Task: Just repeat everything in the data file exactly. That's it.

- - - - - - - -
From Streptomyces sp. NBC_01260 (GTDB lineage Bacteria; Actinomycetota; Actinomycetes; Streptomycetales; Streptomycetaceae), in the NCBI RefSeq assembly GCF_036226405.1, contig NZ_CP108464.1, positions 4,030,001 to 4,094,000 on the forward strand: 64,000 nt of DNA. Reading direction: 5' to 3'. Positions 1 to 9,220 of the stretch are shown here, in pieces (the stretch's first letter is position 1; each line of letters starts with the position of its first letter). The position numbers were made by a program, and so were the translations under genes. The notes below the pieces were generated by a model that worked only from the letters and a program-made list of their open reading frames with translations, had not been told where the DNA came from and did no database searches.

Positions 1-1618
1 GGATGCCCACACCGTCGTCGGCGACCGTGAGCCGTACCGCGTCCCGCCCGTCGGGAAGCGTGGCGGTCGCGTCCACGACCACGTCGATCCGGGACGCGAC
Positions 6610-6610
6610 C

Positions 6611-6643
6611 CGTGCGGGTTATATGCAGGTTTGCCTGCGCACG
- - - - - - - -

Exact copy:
From Streptomyces sp. NBC_01260 (GTDB lineage Bacteria; Actinomycetota; Actinomycetes; Streptomycetales; Streptomycetaceae), in the NCBI RefSeq assembly GCF_036226405.1, contig NZ_CP108464.1, positions 4,030,001 to 4,094,000 on the forward strand: 64,000 nt of DNA. Reading direction: 5' to 3'. Positions 1 to 9,220 of the stretch are shown here, in pieces (the stretch's first letter is position 1; each line of letters starts with the position of its first letter). The position numbers were made by a program, and so were the translations under genes. The notes below the pieces were generated by a model that worked only from the letters and a program-made list of their open reading frames with translations, had not been told where the DNA came from and did no database searches.

Positions 1-1618
1 GGATGCCCACACCGTCGTCGGCGACCGTGAGCCGTACCGCGTCCCGCCCGTCGGGAAGCGTGGCGGTCGCGTCCACGACCACGTCGATCCGGGACGCGAC
Positions 6610-6610
6610 C

Positions 6611-6643
6611 CGTGCGGGTTATATGCAGGTTTGCCTGCGCACG